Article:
Legal aid lawyers ‘hanging on by the skin of their teeth’, minister told
The government is confident that the legal aid sector is operating at sufficient capacity – despite being told that legal aid lawyers are ‘hanging on by the skin of their teeth’.
Labour MP Karen Buck. who secured a Westminster Hall debate last night on the government’s post-implementation review of its legal aid reforms, told justice minister Lucy Frazer that major gaps in service are not being addressed.
Buck, chair of the all-party parliamentary group on legal aid, said she had been contacted by Russell Conway, a housing lawyer with London firm Oliver Fisher, earlier in the day. He told her that legal aid lawyers ‘are hanging on by the skin of their teeth. Worse still large numbers of clients cannot get access. Yesterday I turned away 10 prospective housing clients as their cases were no longer within scope’.
However, Frazer told the debate that the Legal Aid Agency regularly reviews market capacity and received bids from over 1,700 organisations wishing to deliver face-to-face civil work. ‘Those organisations submitted more than 4,300 individual bids, so [the agency] is confident that a good quantity of people are providing work at the moment.’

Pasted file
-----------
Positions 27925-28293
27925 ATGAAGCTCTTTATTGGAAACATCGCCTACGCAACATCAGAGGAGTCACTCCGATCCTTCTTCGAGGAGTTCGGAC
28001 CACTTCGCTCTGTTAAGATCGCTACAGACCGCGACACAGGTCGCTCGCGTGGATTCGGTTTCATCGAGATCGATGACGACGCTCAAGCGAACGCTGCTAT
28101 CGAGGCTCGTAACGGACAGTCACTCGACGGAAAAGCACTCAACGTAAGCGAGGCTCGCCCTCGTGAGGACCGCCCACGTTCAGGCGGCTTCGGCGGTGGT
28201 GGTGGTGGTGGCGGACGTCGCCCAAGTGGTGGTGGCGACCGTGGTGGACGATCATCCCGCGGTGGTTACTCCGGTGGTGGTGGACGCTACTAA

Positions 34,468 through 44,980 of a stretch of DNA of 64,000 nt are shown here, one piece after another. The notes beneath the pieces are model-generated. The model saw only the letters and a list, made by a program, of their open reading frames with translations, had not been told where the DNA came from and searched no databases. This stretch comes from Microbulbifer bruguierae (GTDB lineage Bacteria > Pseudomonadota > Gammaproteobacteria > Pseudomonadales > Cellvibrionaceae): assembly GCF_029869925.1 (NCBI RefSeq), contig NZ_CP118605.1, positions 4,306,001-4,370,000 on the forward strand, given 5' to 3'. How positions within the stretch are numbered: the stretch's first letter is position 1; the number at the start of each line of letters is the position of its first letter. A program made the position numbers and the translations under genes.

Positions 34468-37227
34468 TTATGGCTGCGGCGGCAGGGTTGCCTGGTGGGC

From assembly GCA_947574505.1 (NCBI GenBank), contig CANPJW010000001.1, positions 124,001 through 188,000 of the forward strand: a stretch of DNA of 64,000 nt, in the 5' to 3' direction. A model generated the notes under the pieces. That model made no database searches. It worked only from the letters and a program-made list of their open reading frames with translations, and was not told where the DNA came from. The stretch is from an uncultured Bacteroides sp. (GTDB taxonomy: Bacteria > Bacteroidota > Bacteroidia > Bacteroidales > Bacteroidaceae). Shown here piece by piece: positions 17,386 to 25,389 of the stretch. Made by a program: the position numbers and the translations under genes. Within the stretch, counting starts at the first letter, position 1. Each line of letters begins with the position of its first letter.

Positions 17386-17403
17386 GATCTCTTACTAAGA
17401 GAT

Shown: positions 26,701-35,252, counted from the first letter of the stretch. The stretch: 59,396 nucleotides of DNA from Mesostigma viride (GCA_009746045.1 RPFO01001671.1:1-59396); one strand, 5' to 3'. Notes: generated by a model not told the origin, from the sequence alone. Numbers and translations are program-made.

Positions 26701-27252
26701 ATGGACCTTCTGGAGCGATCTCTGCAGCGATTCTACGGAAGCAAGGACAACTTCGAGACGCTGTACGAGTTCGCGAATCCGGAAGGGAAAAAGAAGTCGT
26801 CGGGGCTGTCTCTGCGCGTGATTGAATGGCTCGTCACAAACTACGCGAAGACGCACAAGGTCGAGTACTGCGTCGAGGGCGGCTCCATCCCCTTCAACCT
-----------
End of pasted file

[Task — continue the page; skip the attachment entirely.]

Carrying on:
The minister did not respond to Buck’s request to comment on Friday’s contract ‘debacle’. However, Frazer is meeting the Law Society this month to discuss its duty solicitor heatmap.
Despite over 18,000 discrimination cases going through the government’s mandatory telephone gateway and an estimated 10% referral rate, Buck told Frazer that 16 people had been referred for face-to-face advice in the last five years.
Frazer said she recently had a meeting in Nottingham with the Legal Aid Agency and the provider of the gateway to understand how the service operates. ‘I was interested to hear that they say that more than 90% of people find the service helpful, but I will continue to look at that,’ she said.
During the hour-long debate, Buck highlighted transparency concerns over the ministry’s review process, pointing out that no minutes of meetings with stakeholders have been published, nor has any independent research been commissioned. Buck welcomed the Equality and Human Rights Commission’s recently announced inquiry on whether changes to legal aid funding have left some discrimination victims on lower incomes unable to access justice.
Hugh Gaffney, Labour MP for Coatbridge, Chryston and Bellshill, urged the ministry to heed the Law Society’s request for an economic review of the long-term viability of the criminal legal aid system. Andy Slaughter, Labour MP for Hammersmith, highlighted ‘advice deserts’ across the country.
The Scottish National Party’s Joanna Cherry, MP for Edinburgh South West, outlined findings from an independent review of legal aid in Scotland. Cherry, who did legal aid work for people who had accidents at work, told Frazer that the ‘Scottish experience shows that, with less spending per capita, it is possible for legal aid to involve a wider scope and more eligibility’. Yasmin Qureshi, Labour MP for Bolton South East, said many small high street firms have closed down because they cannot afford to keep going.